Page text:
Season of Reason 2010

By Phil Plait | December 10, 2010 6:49 am

Although I’m no longer President of the James Randi Educational Foundation, I’m still a strong supporter! They are continuing the fight against unreason, and have been venturing quite strongly in the field of education, something I endorse whole-heartedly. So I’m very pleased to let y’all know about the 2010 Season of Reason donation drive. This annual drive means a lot to the JREF, which is a non-profit 501(c)(3) organization (tax-deductible, folks!).

Even better, an anonymous and very generous donor has offered to match all donations up to $100,000! So every buck you give does double duty.

And even better even better, when you donate $100 or more (or pledge to give an ongoing $25/month or more) you’ll get a cool tree ornament designed by Surly Amy — which is hanging from my tree in Chez BA in a place of honor:

Season_of_Reason

[Yeah, I have Enterprise-D and Klingon Bird of Prey ornaments -- they light up, too, and it's perfectly OK for you to seethe in jealousy of my awesomeness.]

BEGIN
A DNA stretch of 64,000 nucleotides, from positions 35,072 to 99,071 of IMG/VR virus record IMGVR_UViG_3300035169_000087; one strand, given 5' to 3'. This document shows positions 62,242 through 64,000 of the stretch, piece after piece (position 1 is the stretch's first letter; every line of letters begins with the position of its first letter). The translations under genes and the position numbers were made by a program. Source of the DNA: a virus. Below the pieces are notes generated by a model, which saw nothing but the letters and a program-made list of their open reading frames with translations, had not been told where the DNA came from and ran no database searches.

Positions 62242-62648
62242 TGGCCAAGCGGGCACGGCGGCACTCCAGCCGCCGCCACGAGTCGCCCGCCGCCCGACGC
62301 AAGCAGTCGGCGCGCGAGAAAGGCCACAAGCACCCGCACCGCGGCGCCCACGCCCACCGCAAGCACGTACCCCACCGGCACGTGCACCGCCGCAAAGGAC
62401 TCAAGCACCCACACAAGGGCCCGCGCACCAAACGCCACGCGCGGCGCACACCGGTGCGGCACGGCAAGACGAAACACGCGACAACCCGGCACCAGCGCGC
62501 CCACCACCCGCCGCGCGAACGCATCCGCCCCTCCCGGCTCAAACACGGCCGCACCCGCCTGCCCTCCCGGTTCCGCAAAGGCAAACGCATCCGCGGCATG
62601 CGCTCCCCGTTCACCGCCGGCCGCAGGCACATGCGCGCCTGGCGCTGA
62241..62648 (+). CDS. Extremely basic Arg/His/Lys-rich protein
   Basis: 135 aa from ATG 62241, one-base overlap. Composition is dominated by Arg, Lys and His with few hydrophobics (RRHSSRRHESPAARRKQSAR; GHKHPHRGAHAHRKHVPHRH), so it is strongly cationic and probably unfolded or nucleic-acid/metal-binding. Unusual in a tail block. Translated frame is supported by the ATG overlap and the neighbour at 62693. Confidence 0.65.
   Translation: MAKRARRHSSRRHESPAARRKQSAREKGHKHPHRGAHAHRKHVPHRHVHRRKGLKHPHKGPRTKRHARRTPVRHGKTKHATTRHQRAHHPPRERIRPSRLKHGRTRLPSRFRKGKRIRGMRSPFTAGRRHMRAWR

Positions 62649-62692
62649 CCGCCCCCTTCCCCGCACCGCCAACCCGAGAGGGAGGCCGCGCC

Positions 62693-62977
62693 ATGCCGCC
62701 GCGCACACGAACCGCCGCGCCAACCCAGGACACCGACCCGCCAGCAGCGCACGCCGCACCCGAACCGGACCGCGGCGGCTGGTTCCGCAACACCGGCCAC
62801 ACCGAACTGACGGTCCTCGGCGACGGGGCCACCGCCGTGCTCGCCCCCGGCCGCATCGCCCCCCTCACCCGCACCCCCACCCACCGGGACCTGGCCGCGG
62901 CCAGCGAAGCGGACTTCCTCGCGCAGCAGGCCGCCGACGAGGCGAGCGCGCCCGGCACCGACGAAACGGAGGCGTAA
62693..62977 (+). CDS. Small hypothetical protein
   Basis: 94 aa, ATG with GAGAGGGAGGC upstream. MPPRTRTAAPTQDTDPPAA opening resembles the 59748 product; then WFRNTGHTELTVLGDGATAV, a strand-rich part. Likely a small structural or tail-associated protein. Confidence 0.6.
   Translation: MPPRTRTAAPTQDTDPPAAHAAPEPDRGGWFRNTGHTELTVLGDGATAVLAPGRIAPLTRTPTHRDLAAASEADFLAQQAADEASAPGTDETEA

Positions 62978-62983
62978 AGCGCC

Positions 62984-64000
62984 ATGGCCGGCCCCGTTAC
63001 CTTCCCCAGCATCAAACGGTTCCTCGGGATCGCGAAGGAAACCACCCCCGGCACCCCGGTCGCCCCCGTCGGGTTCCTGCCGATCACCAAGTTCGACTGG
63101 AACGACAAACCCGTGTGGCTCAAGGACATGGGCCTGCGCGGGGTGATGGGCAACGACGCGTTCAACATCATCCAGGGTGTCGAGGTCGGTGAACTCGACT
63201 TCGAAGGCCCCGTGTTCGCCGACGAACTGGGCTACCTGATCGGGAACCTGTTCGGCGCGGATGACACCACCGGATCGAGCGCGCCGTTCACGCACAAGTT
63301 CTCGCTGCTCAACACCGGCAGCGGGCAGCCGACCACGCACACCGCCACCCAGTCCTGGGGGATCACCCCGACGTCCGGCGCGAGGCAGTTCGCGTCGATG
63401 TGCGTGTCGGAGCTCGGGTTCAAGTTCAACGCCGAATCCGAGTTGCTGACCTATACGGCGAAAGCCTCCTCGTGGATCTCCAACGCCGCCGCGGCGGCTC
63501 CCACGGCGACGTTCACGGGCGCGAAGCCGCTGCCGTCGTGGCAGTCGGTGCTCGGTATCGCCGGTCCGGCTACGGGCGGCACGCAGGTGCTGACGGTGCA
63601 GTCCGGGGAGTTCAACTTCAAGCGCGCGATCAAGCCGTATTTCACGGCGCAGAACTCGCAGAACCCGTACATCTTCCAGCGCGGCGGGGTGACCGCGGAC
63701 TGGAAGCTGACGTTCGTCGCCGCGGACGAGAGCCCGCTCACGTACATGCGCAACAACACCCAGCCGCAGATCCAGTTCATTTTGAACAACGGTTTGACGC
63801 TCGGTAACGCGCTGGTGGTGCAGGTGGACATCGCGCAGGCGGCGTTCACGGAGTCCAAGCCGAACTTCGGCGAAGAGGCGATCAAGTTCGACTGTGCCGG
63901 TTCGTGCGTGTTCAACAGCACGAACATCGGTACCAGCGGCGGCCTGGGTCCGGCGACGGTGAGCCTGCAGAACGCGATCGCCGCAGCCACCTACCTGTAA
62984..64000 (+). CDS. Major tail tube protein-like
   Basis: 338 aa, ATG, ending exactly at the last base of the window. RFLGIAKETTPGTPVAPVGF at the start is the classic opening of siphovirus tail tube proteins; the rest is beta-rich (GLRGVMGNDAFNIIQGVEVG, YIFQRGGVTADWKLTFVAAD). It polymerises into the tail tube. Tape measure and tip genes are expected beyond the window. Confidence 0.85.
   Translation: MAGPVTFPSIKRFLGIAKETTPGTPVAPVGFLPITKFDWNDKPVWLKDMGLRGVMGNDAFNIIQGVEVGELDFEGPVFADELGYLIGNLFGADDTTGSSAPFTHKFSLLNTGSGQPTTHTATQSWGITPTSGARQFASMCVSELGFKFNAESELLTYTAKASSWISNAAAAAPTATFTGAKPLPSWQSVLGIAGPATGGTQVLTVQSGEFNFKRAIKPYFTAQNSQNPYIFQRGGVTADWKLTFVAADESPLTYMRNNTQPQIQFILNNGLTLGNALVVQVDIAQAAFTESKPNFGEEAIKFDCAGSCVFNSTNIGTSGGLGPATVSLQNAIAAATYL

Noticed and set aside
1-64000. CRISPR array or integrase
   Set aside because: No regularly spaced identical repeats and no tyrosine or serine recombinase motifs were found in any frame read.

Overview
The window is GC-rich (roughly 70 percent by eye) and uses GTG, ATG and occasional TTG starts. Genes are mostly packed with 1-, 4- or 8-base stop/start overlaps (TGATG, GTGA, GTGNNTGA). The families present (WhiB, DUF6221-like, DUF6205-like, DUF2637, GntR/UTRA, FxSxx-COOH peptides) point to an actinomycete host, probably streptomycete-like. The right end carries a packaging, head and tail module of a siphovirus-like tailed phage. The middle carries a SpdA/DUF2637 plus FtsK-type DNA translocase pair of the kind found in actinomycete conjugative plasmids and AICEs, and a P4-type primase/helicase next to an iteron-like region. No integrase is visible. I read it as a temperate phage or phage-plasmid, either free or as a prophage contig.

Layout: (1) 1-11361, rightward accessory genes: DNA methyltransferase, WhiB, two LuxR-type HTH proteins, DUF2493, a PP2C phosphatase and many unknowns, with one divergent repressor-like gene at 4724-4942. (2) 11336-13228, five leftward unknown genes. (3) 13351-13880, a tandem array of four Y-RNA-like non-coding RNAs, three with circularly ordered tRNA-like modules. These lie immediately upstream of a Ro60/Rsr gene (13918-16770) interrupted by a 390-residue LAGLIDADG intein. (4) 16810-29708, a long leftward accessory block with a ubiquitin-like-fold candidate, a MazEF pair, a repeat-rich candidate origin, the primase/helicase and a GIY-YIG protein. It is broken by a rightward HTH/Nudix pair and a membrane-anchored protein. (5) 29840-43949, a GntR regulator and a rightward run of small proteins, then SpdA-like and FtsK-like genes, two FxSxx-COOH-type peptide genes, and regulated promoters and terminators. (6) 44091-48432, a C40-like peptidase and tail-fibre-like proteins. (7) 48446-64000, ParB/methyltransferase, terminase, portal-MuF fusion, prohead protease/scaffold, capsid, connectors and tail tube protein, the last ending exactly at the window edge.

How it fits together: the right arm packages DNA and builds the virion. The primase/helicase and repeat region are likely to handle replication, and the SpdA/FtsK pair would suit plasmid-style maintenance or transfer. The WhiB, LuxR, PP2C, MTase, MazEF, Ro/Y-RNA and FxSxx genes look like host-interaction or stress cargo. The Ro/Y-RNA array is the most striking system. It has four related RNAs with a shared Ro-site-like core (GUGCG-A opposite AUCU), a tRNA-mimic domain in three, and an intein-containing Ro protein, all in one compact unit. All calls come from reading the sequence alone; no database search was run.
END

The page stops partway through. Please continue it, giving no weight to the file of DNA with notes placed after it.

So if you’re looking for a year-end deduction, or just want to do a good deed, then please donate what you can. Make this a true Season of Reason.

CATEGORIZED UNDER: JREF, Skepticism
MORE ABOUT: JREF

Comments (30)

  1. Kevin

    Phil…. did you put that ornament up between the Enterprise and the Klingon ship just to show that in the future even the Federation and the Klingon’s become friends?

    (I think the only ornament I am missing is the first one that came out in 1991(?) )

  2. I have a collection of little bronze-effect plastic Enterprises (sans D) packed away in the loft somewhere. I should adapt them to ornaments. Thanks for the inspiration!

  3. Douglas Troy

    Yes, but do you have a Wil Wheaton ornament?

  4. alfaniner